The Expectations: this was the weakest weight class overall, with #4 Undrakhbayar, #9 Mike Nevinger, and #11 Nick Dardanes the only ranked wrestlers. We wanted to see our guy Bryan Pearsall make the semifinals, and hoped (redshirting) freshman Zach Beitz got more than two matches.
The Results: Nevinger beat Dardanes in one semi-final, while Undrakhbayar advanced from the other. To get to the semi-finals, #4 Undrakh had to sneak out a 2-1 victory over PSU's Beitz. The margin of victory came when Beitz had to call an injury timeout. Undrakh took down off the reset, and narrowly escaped with about 10 seconds remaining in the period. The coaching staff pulled Beitz out of the tournament after the match as a medical precaution, but I thought he really showed a fearlessness out there, and a lot of fight. The Juniata high school singlet was a cool touch.
Pearsall didn't make the semi-finals in either bracket. He lost a 1-7 decision to Dean Pavlou (Chattanooga) in the championship bracket, and a 4-7 decision to 3-seed Julian Feikert of Okie State in the consolations. Pearsall finished 8th, after a second loss to Pavlou.
What We Learned: Pearsall can wrestle well - we've seen him do it before. But he's got to start racking up some quality wins, soon, to have any confidence in making the NCAA's this year should he fail to get an automatic qualifier at the B1G tournament.
The Expectations: #1 Jordan Oliver, #2 Dylan Ness, #4 Andrew Alton, #5 Cole VonOhlen, #15 Daniel Young, #16 Derek Valenti, #17 Chris Villalonga, and #18 Drake Houdashelt completed a very deep field. We figured Oliver was the resident stud, with Ness and Alton having a shot to take the crown. Quitely, we PSU fans figured Jim English could make some noise and place despite 8 ranked wrestlers in the field. Luke Frey, if he made the trip, would get some great experience.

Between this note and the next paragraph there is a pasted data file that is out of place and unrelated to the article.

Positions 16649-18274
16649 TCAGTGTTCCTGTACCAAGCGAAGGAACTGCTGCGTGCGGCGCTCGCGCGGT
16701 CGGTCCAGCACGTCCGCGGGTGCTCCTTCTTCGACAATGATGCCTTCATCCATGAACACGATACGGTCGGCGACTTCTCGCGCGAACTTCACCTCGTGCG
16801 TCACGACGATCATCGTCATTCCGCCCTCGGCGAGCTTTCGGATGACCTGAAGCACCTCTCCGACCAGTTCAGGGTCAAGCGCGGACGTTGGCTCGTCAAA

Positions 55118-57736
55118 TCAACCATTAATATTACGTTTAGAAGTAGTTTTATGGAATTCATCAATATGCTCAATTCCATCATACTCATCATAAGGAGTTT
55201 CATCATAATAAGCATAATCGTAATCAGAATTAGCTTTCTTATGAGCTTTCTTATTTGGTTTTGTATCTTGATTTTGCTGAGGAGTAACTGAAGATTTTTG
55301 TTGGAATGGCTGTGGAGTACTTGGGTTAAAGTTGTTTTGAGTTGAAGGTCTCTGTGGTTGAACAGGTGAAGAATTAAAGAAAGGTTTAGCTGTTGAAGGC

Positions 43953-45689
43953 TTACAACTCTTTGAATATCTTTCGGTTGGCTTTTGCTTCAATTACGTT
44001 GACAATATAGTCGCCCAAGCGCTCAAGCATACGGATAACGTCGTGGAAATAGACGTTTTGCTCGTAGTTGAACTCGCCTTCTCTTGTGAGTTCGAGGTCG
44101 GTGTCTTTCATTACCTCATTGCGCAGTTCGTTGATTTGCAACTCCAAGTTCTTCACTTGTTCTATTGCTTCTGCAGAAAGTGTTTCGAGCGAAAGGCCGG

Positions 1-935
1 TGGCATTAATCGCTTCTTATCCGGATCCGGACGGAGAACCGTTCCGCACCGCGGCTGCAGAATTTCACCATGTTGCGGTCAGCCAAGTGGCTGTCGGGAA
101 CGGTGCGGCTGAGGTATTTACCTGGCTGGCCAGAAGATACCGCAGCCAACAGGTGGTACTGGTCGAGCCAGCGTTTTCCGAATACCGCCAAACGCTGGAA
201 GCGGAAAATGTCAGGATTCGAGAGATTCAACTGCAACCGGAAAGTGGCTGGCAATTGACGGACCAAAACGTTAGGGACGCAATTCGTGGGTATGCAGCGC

The Results: Andrew made the trip and had to make weight - and then watch/coach. Talk about punishment. #2 Ness, newly back from injury, was re-injured in his semi-final loss to #5 VonOhlen, and defaulted out of the consolations. #1 Oliver pinned or tech fall'ed everyone he faced, except for one guy - Jim English. English lost to Oliver in the quarterfinals, but wrestled back into the third place bout where he faced #18 Houdashelt - and won a 5-2 decision to finish 3rd. Luke Frey showed that awesome ride he had at Montoursville, and placed 7th.
What We Learned: the Sandersons have a keen mind for dispensing punishment. Jim English is one heck of a reserve. And Luke Frey has the tools to be a very good college wrestler.
The Expectations: #5 Dylan Alton, #8 Alex Dieringer, #16 Jedd Moore, #17 Josh Kreimier and #18 Bobby Barnhisel were the ranked contenders. PSU's Jim Vollrath was coming along for the tournament as well, and wrestled all the way back from a first round loss to finish 3rd at the Scuffle last season (or was that two seasons ago?). So beware the Rath of Voll.